GOMA, Congo (Reuters) - A Mai Mai militia attacked Banro Corp’s east Congo Namoya gold mine with rifle and artillery fire on Thursday, a Banro geologist at the mine said, killing five people and wounding several others in the second attack on the mine in less than a year.
“The rebels tried to take expatriate workers on site as hostages but they didn’t succeed because they couldn’t reach the place where they were taking refuge,” geologist Bienfait Mukelo told Reuters by telephone.
They were repelled in a firefight with the guards, he said.
He later said that five people had been killed, including two from Congolese security forces, and many wounded, mostly by an exploding artillery shell that the militia fired into the compound. The wounded were taken to hospital, he said.
Well-armed militia groups have repeatedly struck Banro’s operations in eastern Congo, which is home to dozens of such groups.
Fighting between the Congolese army and a local militia in eastern Democratic Republic of Congo forced Banro to suspend operations at the Namoya gold mine for a month and temporarily evacuate its staff in mid-2017.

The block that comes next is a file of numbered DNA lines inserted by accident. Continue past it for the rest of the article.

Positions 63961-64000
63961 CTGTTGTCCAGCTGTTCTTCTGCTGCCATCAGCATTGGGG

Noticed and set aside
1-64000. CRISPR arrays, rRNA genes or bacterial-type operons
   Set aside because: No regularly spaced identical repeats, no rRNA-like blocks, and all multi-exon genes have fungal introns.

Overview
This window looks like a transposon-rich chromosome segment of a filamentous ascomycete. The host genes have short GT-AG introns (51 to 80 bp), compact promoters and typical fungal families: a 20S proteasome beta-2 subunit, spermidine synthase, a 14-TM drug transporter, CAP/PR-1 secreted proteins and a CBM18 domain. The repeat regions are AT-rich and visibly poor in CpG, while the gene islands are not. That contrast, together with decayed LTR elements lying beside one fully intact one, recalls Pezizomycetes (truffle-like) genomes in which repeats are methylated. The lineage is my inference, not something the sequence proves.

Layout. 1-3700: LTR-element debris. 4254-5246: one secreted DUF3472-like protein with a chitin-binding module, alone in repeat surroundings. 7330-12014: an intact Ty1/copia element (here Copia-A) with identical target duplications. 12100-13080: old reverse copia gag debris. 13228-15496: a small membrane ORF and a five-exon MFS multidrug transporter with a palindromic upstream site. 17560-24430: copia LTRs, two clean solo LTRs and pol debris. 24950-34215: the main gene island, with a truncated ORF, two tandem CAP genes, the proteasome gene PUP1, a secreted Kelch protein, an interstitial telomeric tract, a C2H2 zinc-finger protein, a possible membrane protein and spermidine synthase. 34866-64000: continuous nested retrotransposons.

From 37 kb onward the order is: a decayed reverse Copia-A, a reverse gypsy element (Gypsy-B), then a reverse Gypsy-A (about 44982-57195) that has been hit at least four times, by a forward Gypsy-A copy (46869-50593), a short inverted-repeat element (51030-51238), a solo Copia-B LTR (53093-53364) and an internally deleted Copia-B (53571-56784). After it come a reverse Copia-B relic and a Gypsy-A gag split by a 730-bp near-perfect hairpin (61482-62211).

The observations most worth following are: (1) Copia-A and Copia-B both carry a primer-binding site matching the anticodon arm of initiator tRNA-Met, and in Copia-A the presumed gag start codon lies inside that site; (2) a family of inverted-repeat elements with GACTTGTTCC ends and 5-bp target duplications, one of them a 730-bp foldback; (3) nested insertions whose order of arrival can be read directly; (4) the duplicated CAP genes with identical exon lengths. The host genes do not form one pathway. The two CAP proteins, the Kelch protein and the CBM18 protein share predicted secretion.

Militias like the “Mai Mai,” who believe blessed water has magical properties like protecting fighters from bullets, have preyed on the population and exploited mineral resources since 2003, at the end of a regional war that killed millions.
Insecurity has worsened across Congo since President Joseph Kabila refused to step down when his mandate expired at the end of 2016.
Militiamen kidnapped five Namoya workers in March, and later released them. Three police officers were killed in a raid on Banro’s Twangiza gold mine in a neighbouring province in February.
Reporting by Fiston Mahamba; Writing by Tim Cocks; Editing by Toni Reinhold